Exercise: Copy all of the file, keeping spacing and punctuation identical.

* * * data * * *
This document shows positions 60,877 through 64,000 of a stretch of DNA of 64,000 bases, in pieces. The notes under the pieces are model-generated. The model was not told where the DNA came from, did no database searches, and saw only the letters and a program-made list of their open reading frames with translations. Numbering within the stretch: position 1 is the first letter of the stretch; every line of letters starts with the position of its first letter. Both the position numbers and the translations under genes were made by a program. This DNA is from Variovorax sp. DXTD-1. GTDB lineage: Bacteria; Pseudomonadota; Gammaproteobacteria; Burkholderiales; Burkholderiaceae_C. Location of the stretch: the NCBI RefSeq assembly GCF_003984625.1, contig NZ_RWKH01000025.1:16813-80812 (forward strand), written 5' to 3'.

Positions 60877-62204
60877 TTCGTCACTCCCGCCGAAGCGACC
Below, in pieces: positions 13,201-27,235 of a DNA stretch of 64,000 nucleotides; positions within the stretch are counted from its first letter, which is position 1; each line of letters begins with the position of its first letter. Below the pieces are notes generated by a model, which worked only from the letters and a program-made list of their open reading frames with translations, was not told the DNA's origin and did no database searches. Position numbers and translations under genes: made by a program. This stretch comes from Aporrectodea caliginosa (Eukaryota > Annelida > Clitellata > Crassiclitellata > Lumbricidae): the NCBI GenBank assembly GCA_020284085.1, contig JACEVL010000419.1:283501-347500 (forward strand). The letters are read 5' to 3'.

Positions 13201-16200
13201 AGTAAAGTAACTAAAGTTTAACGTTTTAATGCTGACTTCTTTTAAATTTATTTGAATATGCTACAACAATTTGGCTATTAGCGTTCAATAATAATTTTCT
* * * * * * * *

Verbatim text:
This document shows positions 60,877 through 64,000 of a stretch of DNA of 64,000 bases, in pieces. The notes under the pieces are model-generated. The model was not told where the DNA came from, did no database searches, and saw only the letters and a program-made list of their open reading frames with translations. Numbering within the stretch: position 1 is the first letter of the stretch; every line of letters starts with the position of its first letter. Both the position numbers and the translations under genes were made by a program. This DNA is from Variovorax sp. DXTD-1. GTDB lineage: Bacteria; Pseudomonadota; Gammaproteobacteria; Burkholderiales; Burkholderiaceae_C. Location of the stretch: the NCBI RefSeq assembly GCF_003984625.1, contig NZ_RWKH01000025.1:16813-80812 (forward strand), written 5' to 3'.

Positions 60877-62204
60877 TTCGTCACTCCCGCCGAAGCGACC
Below, in pieces: positions 13,201-27,235 of a DNA stretch of 64,000 nucleotides; positions within the stretch are counted from its first letter, which is position 1; each line of letters begins with the position of its first letter. Below the pieces are notes generated by a model, which worked only from the letters and a program-made list of their open reading frames with translations, was not told the DNA's origin and did no database searches. Position numbers and translations under genes: made by a program. This stretch comes from Aporrectodea caliginosa (Eukaryota > Annelida > Clitellata > Crassiclitellata > Lumbricidae): the NCBI GenBank assembly GCA_020284085.1, contig JACEVL010000419.1:283501-347500 (forward strand). The letters are read 5' to 3'.

Positions 13201-16200
13201 AGTAAAGTAACTAAAGTTTAACGTTTTAATGCTGACTTCTTTTAAATTTATTTGAATATGCTACAACAATTTGGCTATTAGCGTTCAATAATAATTTTCT